The House Party (with Good Food and Drinks :) - Shin Sen Gumi Robata-Yakitori (Fountain Valley) [Review] w/ Pics!
(Formatted with All Pictures here:
Over the years, Shin Sen Gumi (in all its incarnations) has become a good ol' standard in Southern California, a regular stop for locals for a hearty bowl of Hakata Ramen noodles, or for their delectable Yakitori / Kushiyaki (roasted skewers of meat and vegetables over Binchotan (Japanese white charcoal)). The Shin Sen Gumi restaurants have earned their popularity through good food and their boisterous service (where the entire waitstaff and cooks will simultaneously belt out a warm "Welcome!" "Cheers!" or "Thank You!" when you enter, toast your companions for the first time, or ask for the check, respectively).
I've been to most of the Shin Sen Gumi specialized restaurants over the years, and while I like most of them for one reason or another, the standout would have to be Fountain Valley's Shin Sen Gumi Robata-Yakitori specialty shop (next door to their Ramen restaurant). I've been visiting this branch of Shin Sen Gumi since their Grand Opening years ago, so this will be more of an accumulation of years worth of visits while focusing on the latest dining experience.
The Fountain Valley Shin Sen Gumi Robata-Yakitori specializes in roasted skewers of chicken and other meats, and vegetables, roasted in skewers over Japanese wood charcoal. I hadn't been back to Shin Sen Gumi since my Japan trip and my amazing experiences at Yakitori Bincho, so I was curious how one of my long-time favorites would compare.
An indelible aspect of every visit to Shin Sen Gumi has been the raucous, effervescent energy that's present from the moment you step in: The entire staff and cooks shouting out a hearty "Welcome!" in Japanese. :) It should be noted that every visit to Shin Sen Gumi Yakitori (both Fountain Valley and Gardena) has been with a good group of friends who enjoy Japanese Food & Sake, so that probably adds to my favorable impression of the atmosphere. (^_~)
On this visit, we sat down and started off with a nice bottle of the excellent Kubota Manju Dai Ginjo Sake from Niigata Prefecture, Japan. This is considered one of the top Sakes in the world and a favorite of mine as well. A nice aroma (as usual), clear and dry as well, this was a good starter for the evening. :)
Looking at their fold-out menu, it seems Shin Sen Gumi has updated their Small Plates selection, and the menu in general has been given a facelift with beautiful Japanese calligraphy (in addition to English translations). We ordered a variety of classics, and their Buta no Kakuni (Pork Belly Stew) arrived first, a favorite dish of mine in general.
The Buta no Kakuni was as rustic and tasty as always: Wonderfully sweet and savory from the mirin, shoyu and long-stewing of the Pork for hours upon hours to create this mouth-watering dish of Pork Goodness! (^_^) The portion is a little small for the price ($6.50), but it's still good. (Note that Buta no Kakuni is pretty fatty and depending on the chunks you get, it can range from ~mostly meat and little fat, to mostly fat and little meat :). It doesn't exceed the amazing Buta no Kakuni I had in Tokyo, but it was pretty good (especially with the porky broth poured over a bowl of rice! :).
Next up was their Jidokara (short for "Jidori Karaage") (Crispy Deep Fried Chicken). Their Jidokara has been consistently decent over the years, and it was the same today. The Chicken meat was a little overcooked (being slightly too rubbery), but still decent, and just fine with the drinks. :)
At this point, we ran out of the Kubota Manju, and ordered a bottle of my favorite sake, Takeno Tsuyu ("Dew of the Bamboo") Junmai, from Yamagata, Japan. Even though it isn't Dai Ginjo, Takeno Tsuyu has such a wonderfully smooth taste with an amazing clean finish, it's by far my favorite drink in the world. (^_~) To quote one of my Yakitori Hounds upon quaffing a shot: "Legendary."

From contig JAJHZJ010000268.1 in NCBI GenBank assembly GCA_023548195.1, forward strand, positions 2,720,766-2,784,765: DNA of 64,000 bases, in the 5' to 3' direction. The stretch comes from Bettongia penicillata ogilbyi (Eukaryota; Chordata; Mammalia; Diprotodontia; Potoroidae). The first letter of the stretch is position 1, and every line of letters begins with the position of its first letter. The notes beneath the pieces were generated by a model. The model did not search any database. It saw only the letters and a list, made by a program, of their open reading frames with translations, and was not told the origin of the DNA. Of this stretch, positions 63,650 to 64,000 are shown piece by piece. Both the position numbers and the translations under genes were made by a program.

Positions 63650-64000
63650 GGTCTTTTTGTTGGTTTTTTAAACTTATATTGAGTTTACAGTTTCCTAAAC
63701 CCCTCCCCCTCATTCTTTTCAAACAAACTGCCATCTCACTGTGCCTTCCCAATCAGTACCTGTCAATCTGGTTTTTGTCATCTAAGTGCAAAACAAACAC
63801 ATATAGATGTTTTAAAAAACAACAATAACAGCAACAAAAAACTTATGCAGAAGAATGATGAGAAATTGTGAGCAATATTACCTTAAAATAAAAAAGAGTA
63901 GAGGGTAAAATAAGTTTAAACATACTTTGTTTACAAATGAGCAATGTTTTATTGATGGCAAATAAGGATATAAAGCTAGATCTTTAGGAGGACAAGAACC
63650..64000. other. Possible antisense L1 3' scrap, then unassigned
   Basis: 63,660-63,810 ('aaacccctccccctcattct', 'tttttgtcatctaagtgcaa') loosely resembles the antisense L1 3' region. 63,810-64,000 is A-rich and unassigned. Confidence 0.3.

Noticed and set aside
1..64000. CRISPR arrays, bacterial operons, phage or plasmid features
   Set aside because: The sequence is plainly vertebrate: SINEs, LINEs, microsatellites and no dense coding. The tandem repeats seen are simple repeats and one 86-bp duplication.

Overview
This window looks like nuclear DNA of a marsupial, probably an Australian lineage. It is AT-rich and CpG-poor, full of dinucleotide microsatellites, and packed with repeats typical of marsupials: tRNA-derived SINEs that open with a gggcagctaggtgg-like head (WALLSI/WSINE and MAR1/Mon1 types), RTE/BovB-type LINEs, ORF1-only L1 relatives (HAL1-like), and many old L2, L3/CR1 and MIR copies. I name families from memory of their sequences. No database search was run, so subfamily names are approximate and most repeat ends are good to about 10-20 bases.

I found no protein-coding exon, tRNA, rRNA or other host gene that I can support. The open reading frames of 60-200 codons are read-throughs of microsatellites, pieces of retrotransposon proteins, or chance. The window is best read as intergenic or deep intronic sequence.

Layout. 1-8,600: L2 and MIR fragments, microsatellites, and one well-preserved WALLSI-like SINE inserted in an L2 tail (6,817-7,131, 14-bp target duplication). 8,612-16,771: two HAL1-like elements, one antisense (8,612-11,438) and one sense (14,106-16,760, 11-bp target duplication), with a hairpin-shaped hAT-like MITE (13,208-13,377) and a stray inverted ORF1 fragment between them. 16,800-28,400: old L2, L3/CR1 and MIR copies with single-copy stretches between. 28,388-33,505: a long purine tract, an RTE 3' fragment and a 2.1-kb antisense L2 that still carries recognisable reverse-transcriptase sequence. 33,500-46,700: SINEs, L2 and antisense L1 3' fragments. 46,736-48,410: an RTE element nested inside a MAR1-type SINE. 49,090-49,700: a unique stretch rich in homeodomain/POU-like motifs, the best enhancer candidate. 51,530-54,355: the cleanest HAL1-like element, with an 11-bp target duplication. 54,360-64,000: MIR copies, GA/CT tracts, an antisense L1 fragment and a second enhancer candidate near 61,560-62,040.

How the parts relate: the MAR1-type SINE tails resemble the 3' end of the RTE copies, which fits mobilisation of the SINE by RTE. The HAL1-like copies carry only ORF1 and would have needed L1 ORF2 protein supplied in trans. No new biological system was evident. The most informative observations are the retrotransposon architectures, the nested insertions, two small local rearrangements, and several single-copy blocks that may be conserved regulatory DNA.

The Nankara (Deep Fried Chicken Cartilage) arrived next. Nice and crispy, with good chunks of Chicken Cartilage, this was delicious, especially with a tiny dab of Salt and the Takeno Tsuyu Sake. Although, after having the greatness of Yakitori Bincho, this version has become only "good, but not great."
The first of our Yakitori / Kushiyaki items appeared, translated as Fried Tofu on their menu. These were pieces of Fried Tofu that are then roasted over the white charcoal. Simple and delicious, especially when eaten with the Negi (Green Onions) and fresh-grated Ginger.
Next up was their Sasami Umejiso (Chicken Breast w/ Plum) and their Zuri (Chicken Gizzard). The Sasami Umejiso was as usual: Chunks of Chicken Breast meat, topped with some Japanese Plum and Shiso Leaves. I love the flavor combination, and it's good, but not as good as Tomo-san's cooking at Yakitori Bincho. The Zuri was a little overcooked tonight (but generally fine), and both are good pairings with Sake.
The Geso Kushi (Squid Legs) arrived next. Wonderfully smoky and lightly crisped from cooking over the Binchotan, this was delicious!
Shin Sen Gumi's Tebasaki (Chicken Wing) was cooked perfectly, however, their Tebasaki has in general been one of their weaker dishes. I still enjoy it, but (not to sound like a broken record) it falls short of the great Wings I've had at Yakitori Bincho and at a Kushiyaki specialist in Kyoto.
The Negima Tare (Chicken Thigh with Green Onion, Yakitori Sauce Flavor) arrived next. This was the favorite of everyone this evening, and one of the standouts at Shin Sen Gumi in general. The Chicken was cooked just right, and their Tare Sauce with the smoky chunks of Green Onions were perfect together!
The Sasami Wasabi (Chicken Breast w/ Wasabi) arrived soon after. These pieces of Chicken were moister than their Ume counterpart earlier, but in general over the years, both versions are equally as good, depending on which flavor you prefer more. The spiciness of the Wasabi combined with each bite of the Chicken Breast is a great flavor combination.
Shin Sen Gumi's Negima Shio (Chicken Thigh w/ Green Onion, Salt Flavor) used to be a favorite of mine, but after Japan and Yakitori Bincho, it just doesn't compare. It's still a good Negima Shio and better than many places out in So Cal, but it falls short of the best I've had.
Perhaps one of the greatest strengths of Shin Sen Gumi are its Buta Bara Maki dishes (anything Wrapped with Pork Belly :). Their Shiso Maki (Shiso Basil Wrapped In Pork Belly) arrived and did not disappoint: Delicious, crispy Pork Belly wrapping the oh-so-fragrant and herbally Shiso Basil. Excellent!
Their Uzura Be-kon (Quail Egg Wrapped In Bacon) is another classic: The delicious little Quail Eggs working perfectly with the porky smokiness of the Bacon. Another great pairing with Sake or Beer. :)
One item that they were sold out of on this visit is their amazing Tomato Be-kon (Tomato Wrapped In Bacon). The sweetness of the Cherry Tomatoes with the crisp Bacon is something to behold! It's one of the great items at Shin Sen Gumi.